Safety Guidelines

The following guidelines have been prepared to increase safety consciousness in the department.
  1. Safety glasses are required in all designated labs within the department. You will see the posting at the door before entering the lab.
  2. When doing any experiment which may be dangerous (CO, H2S, other gases, strong acids, mixing reducing and oxidizing agents, high voltages, etc.), discuss it with a technician; use face shields and gloves where appropriate and return them from where they were taken.
  3. Throw away useless things such as old samples, material you don’t need any more, garbage, computer printouts, empty boxes, etc. We have very little space and most of these things are fire hazards. [Each April the Department declares a special “clean up” day, when experimental work is interrupted to permit all laboratories to be cleaned up and unnecessary materials removed for appropriate disposal.]
  4. Label all containers you use; we pay over $300.00 for each unidentified substance to be discarded.
  5. Put your own name (not initials) on things, not only your supervisor’s name, and indicate what is in any bottle or beaker, to ensure that others are alerted to its presence. [The technicians have special labels to use on solutions etc. which you make up and place in bottles or beakers.]
  6. Gas cylinders should have a label affixed. These are available in the store room.
  7. Cylinders must be tied up (this is a law) since a cylinder might fall over and have the valve knocked off. This could turn into a serious explosion.
  8. Use as few cylinders as possible; share with others in your room, keep reserves low, return empties, or one not used any more, promptly, even if it is full.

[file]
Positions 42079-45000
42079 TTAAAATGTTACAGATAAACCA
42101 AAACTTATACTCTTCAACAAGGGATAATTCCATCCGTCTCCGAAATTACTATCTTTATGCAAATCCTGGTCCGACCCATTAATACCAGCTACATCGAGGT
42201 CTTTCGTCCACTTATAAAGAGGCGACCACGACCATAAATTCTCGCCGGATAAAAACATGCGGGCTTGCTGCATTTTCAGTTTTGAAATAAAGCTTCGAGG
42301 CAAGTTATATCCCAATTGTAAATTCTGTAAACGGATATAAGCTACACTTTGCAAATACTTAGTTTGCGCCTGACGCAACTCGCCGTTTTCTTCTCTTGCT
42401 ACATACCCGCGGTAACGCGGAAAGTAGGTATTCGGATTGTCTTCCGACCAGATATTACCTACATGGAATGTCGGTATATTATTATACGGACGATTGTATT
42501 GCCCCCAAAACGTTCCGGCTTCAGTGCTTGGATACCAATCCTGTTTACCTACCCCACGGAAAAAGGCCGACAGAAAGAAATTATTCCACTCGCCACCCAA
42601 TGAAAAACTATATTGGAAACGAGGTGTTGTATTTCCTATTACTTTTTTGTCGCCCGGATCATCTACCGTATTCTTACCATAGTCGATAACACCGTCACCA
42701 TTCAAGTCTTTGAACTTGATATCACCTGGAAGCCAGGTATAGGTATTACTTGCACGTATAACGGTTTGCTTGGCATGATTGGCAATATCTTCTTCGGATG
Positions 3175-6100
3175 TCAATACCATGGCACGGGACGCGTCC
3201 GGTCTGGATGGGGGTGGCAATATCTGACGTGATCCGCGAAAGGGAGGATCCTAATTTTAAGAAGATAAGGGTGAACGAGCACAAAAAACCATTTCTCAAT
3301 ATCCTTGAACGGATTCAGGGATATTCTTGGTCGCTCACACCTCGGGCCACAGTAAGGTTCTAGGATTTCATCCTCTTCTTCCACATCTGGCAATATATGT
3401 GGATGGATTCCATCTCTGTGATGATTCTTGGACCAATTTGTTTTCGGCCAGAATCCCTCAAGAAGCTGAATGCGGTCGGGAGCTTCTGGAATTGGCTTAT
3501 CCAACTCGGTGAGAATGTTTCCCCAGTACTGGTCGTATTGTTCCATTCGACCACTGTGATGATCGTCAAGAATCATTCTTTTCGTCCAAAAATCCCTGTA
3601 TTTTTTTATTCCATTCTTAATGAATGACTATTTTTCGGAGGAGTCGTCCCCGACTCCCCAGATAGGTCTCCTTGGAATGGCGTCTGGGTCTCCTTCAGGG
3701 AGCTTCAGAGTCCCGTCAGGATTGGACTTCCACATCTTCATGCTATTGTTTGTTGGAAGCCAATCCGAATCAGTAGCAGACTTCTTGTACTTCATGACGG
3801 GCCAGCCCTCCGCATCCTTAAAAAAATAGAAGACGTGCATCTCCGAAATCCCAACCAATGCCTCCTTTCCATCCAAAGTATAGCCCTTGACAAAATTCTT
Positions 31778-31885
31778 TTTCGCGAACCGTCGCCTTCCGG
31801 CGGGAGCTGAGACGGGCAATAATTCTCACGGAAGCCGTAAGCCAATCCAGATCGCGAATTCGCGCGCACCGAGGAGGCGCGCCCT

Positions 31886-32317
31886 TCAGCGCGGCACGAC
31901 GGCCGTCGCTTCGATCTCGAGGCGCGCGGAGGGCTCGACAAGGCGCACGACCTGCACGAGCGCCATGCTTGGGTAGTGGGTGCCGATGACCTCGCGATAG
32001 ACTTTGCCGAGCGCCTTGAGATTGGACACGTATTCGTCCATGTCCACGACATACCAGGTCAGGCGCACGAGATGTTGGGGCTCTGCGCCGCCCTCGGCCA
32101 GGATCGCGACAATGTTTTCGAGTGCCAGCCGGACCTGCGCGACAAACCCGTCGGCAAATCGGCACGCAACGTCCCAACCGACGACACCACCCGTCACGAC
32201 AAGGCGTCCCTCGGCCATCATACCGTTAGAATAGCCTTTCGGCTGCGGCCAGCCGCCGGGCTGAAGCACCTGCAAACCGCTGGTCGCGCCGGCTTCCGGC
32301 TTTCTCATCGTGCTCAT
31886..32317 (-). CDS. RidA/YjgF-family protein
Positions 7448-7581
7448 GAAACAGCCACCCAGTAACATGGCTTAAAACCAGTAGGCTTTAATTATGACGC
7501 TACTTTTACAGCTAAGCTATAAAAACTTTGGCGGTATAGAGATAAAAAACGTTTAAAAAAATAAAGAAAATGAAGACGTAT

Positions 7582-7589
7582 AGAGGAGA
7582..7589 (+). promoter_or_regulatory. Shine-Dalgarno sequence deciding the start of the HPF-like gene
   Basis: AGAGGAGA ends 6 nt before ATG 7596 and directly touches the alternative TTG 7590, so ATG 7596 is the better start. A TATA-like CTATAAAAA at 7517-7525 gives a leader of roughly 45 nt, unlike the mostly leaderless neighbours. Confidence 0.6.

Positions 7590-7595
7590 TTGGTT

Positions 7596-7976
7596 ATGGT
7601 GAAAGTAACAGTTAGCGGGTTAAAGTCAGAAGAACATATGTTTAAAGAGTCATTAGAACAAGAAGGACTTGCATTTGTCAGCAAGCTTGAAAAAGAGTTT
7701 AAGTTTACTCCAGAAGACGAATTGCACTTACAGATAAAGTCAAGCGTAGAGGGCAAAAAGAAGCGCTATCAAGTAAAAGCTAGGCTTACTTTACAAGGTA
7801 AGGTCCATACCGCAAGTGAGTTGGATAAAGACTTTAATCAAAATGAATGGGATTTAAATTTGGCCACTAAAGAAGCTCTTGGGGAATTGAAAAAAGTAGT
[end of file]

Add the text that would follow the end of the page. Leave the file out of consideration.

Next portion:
9. Gas carts should be pushed not pulled; wheels may collapse.
  10. Shoe wear. In all department labs it is necessary to have only closed toed shoes [NO sandles].
  11. If you break or spill something, blow fuses, etc., don’t just leave it. Fix it and if you can’t do this, tell a technician about it.
  12. If anything is wrong with the plumbing or other things which are part of the building, call Service Manager ext. 24273, or Service Coordinator ext. 27482 if you get an answering machine and need emergency assistance call ext. 24229.
  13. Do not work alone in experimental laboratories at night or weekends.
  14. Contact lenses should not be worn when using solvents, etc. They concentrate behind the lens (no washing action by tears) and may damage the eye.
  15. Pick up any spilled mercury. Use large trays under any experiment involving mercury. Sulfur dust may be used to cover inaccessible droplets. Slurries of sulfur and lime are also used. It is best to inform a technician immediately about any large mercury spill.
  16. HF and bromine should be handled with extreme care. On contact with skin, they form ulcers which are very painful and may not heal for several weeks.
  17. In any emergency, call ext. 88.
  18. When the fire alarm sounds, get out of the building.
  19. Do not bypass safety features on equipment.
  20. Your name and home telephone number should be posted on the door of the laboratory in which you have an experiment running, so that you can be reached in an emergency.
  21. Hazardous chemicals used in experiments must be disposed of properly, not in the normal garbage. Make sure you are aware of disposal procedures for all chemicals you use. If unsure, ask! Never pour chemicals, solid or liquid, down the drain. Sewer effluent is monitored and violators will be subject to fines.